Chevy's 'Love It or Return It' campaign echoes similar programs in 2009
GM's Ewanick used a similar strategy at Hyundai in 2009.
NEW YORK -- To use a football metaphor, trick plays are great but how many times can you go to the same playbook? General Motors Co. is about to find out.
GM Global Chief Marketing Officer Joel Ewanick and Chevrolet Brand Marketing Chief Chris Perry are utilizing one of their tried-and-true marketing schemes from their days at Hyundai with the new "Chevy Confidence" program. Dubbed "Love It or Return It," consumers can return any new 2012 or 2013 model year Chevrolet within 60 days if they don't like the vehicle, provided there is less than 4,000 miles on the car and there is no damage.
The campaign is similar to the Assurance Program that Ewanick instituted while he held a similar role at Hyundai in 2009. In the midst of a brutal economy, the automaker allowed buyers who lost their jobs to return their recently purchased Hyundais, no questions asked -- and no cash due nor hit to their credit report.
But this time the GM execs are adding a sweetener they could not at Hyundai: They are playing the all-American card.
Commercials for the "Love It or Return It" campaign, which end Sept. 4, are from Goodby Silverstein & Partners and mention prominently different parts of the cars being assembled in Bowling Green, Ky., Los Angeles and "Detroit, Michigan, USA."
Perhaps not coincidentally, the voice-over is done by actor Tim Allen, who also voices the highly successful "Pure Michigan" ads. This latest in the "Chevy Runs Deep" series drives home that Chevy's confidence and determination is back "and we couldn't have done it without you."
This is not the first time GM has gone down this guaranteed path. The company made a similar offer to consumers, also in 2009, to help grow sales as it emerged from bankruptcy.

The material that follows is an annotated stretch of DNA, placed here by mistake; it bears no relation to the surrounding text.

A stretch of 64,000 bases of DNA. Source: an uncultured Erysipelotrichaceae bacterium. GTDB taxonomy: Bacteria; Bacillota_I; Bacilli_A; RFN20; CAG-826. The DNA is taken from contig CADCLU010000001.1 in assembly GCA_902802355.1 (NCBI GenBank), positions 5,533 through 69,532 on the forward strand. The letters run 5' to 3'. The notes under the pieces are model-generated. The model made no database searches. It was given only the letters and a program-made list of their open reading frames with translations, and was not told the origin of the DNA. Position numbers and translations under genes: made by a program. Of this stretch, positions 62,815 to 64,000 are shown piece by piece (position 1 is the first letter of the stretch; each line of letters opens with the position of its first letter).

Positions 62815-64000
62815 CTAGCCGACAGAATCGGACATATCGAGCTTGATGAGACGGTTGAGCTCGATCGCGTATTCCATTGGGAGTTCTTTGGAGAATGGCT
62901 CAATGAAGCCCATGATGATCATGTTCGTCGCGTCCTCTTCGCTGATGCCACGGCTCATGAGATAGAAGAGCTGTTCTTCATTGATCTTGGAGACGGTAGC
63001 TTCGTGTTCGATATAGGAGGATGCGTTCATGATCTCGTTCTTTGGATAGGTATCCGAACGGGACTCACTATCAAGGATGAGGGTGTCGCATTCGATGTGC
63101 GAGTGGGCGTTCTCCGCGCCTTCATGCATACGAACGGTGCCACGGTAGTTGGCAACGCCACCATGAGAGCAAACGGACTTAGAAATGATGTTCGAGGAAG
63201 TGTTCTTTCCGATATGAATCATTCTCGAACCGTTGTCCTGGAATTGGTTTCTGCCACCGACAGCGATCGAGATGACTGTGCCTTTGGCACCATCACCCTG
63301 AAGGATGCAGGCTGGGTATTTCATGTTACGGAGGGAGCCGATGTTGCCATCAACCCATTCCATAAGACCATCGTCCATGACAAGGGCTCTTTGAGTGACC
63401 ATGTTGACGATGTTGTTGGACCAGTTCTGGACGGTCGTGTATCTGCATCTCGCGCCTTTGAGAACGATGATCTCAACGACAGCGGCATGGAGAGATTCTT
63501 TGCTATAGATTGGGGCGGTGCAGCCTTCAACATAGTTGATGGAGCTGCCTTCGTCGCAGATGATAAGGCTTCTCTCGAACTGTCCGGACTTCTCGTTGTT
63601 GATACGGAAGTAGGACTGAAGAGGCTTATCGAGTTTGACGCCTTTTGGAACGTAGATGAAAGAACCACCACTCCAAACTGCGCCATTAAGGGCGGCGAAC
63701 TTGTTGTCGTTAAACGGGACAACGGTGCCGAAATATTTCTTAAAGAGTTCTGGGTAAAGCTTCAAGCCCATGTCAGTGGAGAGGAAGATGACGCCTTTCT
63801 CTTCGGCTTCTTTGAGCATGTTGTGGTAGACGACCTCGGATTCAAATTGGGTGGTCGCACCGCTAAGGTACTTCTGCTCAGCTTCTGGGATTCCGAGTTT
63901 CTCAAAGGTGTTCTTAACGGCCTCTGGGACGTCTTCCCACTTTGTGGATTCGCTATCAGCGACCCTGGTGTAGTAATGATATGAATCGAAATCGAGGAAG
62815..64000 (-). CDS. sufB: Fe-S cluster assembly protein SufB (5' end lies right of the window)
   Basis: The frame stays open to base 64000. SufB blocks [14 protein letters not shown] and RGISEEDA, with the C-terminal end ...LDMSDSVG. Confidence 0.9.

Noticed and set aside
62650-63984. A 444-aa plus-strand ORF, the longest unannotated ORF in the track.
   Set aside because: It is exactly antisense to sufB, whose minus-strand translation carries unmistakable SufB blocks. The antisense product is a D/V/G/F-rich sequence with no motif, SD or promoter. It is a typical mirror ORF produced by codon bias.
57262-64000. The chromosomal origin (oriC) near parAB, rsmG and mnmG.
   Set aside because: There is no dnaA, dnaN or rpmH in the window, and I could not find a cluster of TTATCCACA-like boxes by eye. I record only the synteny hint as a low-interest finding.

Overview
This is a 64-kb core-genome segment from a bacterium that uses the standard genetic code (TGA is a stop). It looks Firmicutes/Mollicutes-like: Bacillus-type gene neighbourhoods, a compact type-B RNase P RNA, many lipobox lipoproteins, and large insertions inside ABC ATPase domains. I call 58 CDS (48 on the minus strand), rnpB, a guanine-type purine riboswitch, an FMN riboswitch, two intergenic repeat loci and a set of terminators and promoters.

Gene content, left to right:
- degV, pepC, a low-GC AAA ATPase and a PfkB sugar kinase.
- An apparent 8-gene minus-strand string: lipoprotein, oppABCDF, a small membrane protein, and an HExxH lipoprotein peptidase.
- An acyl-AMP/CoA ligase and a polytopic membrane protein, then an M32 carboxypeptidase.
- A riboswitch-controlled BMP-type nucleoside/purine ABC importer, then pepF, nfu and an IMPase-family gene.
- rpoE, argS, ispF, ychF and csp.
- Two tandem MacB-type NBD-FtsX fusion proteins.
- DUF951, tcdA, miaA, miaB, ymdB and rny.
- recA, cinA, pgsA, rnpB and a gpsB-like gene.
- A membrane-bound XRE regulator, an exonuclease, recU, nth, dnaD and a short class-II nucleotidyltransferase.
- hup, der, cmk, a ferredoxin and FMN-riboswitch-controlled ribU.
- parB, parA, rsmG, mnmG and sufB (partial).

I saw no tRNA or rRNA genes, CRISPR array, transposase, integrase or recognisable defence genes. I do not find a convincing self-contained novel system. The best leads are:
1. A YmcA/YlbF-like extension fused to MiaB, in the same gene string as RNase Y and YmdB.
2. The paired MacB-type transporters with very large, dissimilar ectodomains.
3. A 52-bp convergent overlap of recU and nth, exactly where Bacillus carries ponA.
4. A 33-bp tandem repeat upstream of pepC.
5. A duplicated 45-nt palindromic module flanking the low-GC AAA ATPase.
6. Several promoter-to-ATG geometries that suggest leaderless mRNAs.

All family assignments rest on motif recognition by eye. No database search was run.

"We have transformed the Chevrolet lineup, so there is no better time than now to reach out to new customers with the 'Love It or Return It' guarantee and very attractive, bottom-line pricing," Perry said in a statement, adding that GM research shows "consumers are reassured of the quality of a product and like the peace of mind that comes with knowing they have the option of being able to return their vehicle."
Chevy also introduced no-haggle pricing in a push to rid dealerships of 2012 vehicles to make way for 2013 models -- including the new Malibu, a new Silverado truck and the new Spark minicar. GM said in a statement, "all 2012 model year Chevrolets will be offered at the best possible prices in addition to all current vehicle-specific incentives. No mystery about it -- the price you see is the price you pay."
Chevrolet brand vehicles account for more than 70 percent of all GM sales, but the rate of Chevy sales growth in the first half of the year (up 6.3 percent year-over-year) was less than half of the overall growth of the U.S. market (up almost 15 percent January through June), according to the Automotive News Data Center.
For the first six months of the year the overall brand notched a 14 percent market share, down from 14.9 percent for the same period in 2011.
USA Today noted there is minimal risk in the "Love It or Return It" program, as Hyundai received only 300 returned cars out of almost 435,000 sold in 2009 at the height of the Hyundai Assurance Program. GM said it sold more than 419,000 vehicles during the 2009 promotion and only 310 consumers returned them, Automotive News reported.